“...Fervor with measure, passion with correctness”
Fatal Flaw #5: No Fixed Cost Analysis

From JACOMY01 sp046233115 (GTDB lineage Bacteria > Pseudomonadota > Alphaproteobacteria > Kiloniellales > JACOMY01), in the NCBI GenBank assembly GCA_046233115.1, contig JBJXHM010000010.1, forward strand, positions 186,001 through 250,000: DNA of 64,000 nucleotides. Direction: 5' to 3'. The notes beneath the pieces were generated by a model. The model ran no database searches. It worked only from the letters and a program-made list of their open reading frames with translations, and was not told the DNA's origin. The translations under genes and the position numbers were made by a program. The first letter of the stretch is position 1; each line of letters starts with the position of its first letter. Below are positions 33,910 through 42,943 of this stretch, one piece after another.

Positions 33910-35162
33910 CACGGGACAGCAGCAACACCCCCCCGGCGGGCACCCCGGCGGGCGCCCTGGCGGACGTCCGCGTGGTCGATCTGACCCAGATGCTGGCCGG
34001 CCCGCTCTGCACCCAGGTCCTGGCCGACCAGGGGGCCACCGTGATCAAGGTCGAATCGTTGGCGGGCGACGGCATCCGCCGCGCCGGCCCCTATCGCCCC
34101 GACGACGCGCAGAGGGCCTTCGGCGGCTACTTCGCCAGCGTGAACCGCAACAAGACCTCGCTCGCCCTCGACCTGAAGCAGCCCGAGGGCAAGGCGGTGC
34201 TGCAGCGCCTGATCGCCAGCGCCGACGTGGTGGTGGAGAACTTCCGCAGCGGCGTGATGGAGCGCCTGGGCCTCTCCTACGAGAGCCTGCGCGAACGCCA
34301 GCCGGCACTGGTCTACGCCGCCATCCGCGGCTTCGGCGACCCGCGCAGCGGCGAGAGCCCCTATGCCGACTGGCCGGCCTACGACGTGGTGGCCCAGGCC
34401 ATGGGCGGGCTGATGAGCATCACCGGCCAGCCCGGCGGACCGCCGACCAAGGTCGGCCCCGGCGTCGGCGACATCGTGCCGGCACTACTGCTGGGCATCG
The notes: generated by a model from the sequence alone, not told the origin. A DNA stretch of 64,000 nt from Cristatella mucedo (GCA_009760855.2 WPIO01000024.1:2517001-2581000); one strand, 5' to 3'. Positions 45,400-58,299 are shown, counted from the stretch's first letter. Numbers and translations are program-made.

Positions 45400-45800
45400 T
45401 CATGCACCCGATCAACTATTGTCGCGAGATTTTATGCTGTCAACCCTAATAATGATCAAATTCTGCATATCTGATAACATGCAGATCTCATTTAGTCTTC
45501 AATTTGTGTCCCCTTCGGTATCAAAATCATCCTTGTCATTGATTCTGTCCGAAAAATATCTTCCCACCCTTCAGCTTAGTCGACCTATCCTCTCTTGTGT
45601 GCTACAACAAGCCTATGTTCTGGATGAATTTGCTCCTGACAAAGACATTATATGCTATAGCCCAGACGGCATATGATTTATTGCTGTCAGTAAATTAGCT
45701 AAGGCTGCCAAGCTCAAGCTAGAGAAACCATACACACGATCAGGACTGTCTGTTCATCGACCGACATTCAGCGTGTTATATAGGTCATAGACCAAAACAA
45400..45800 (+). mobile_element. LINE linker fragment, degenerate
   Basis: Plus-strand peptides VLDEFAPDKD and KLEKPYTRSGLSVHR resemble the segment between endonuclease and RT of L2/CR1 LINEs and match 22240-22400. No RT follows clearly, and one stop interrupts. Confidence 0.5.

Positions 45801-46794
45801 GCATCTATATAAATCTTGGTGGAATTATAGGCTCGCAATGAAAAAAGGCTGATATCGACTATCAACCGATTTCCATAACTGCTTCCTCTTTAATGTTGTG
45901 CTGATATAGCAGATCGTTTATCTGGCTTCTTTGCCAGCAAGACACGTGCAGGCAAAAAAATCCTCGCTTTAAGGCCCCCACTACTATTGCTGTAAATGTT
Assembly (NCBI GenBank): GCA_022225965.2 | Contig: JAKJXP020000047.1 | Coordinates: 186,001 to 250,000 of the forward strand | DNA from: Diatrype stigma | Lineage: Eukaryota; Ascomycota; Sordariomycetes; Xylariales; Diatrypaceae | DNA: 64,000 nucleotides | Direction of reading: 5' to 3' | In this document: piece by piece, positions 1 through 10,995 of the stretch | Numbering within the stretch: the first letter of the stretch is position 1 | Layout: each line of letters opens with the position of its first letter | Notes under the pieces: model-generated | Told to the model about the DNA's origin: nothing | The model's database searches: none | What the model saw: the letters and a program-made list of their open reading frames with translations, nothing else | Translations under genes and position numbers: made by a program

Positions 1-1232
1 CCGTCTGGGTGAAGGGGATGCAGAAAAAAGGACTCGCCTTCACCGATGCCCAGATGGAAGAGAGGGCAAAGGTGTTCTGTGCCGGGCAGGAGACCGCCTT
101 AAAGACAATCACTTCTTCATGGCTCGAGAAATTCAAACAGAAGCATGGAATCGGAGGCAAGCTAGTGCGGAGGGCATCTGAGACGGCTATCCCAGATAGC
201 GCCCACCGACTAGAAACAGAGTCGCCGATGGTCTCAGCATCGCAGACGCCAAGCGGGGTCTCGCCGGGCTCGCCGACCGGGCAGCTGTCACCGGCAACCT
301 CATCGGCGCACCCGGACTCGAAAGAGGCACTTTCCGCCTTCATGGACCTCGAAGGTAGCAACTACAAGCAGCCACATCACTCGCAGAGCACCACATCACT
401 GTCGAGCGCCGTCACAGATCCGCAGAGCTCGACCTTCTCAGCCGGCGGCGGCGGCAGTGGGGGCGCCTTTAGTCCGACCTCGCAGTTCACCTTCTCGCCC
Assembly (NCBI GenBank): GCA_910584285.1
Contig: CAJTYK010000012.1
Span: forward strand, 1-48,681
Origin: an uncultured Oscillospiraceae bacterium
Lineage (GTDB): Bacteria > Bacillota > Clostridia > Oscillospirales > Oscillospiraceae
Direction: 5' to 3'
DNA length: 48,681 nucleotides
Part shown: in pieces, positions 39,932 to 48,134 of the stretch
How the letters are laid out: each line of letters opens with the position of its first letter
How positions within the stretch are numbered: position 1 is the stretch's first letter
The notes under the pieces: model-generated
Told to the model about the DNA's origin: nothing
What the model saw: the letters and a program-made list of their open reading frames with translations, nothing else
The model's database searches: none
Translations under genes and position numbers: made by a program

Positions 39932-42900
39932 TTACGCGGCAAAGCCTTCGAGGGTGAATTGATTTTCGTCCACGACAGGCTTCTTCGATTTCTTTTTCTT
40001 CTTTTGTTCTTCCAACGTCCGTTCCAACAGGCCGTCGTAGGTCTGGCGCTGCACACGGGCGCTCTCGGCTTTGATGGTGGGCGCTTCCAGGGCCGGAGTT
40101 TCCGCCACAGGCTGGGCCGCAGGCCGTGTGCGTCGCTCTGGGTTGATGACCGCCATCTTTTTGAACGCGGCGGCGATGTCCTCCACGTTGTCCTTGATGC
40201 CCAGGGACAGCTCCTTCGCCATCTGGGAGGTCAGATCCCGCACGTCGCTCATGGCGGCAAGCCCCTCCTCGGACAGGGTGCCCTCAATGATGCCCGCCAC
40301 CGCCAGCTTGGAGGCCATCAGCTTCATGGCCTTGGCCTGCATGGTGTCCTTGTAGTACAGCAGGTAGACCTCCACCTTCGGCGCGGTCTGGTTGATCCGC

The process manufacturing enterprise is one of very high capital costs. The plant and equipment are a significant part of the cost of any product produced. The most important measures which top management uses have to do with these assets: Return on Assets (ROA), Evaluated Value Added (EVA), Utilization and Yield. Not to put too much of a negative spin on this, but downward shifts in yield mean that the plant was being utilized but the output of good (saleable) product was less than projected. A downward shift in utilization means that the time available to produce product has been lost forever, and the cost of that time must be borne by all other products which are produced.Typical ERP systems provide very meager tools for a cost analyst at a process manufacturer. This is because the typical ERP system is a job costing system. The machine tool maker costs the assembly done on a particular job order. That configuration of machine tool may not be made again for months. The cost of that machine tool is primarily materials and labor. Adding up those costs and collecting them against the job order provides their management with the performance measurements which they are looking for.No so, for producers of chemicals, pharmaceuticals, and food. You might have made the same product many times during the month. Using different processes because of fluctuations in raw material quality; availability of one technology over another. If you are going to get your arms around performance in an operating environment like this, you need specialized costing tools. Some ERP vendors will entice you with their costing power derived from data in the General Ledger. This so-called cost-center costing works with allocation logic which parallels the movement of materials from one cost center to the next in the manufacturing process. This tool will be sufficient for you if you have only one, or a very few products flowing through these cost centers. If you are introducing more and more products and their variants into your processing facilities you will soon outstrip the power of the G/L based costing system. The ideal process manufacturing costing system will allow you to understand the impact of not only volume throughput changes, but the changes in product mix as well. Some process manufacturers have departments which do nothing but work with the ‘what-ifs’ of changes in volume and mix at specific plants as well as shifts in production volume and mix from plant to plant within the enterprise. Given the volumes of production coming through some of these facilities, small improvements in the unit costs mean big differences to the bottom line.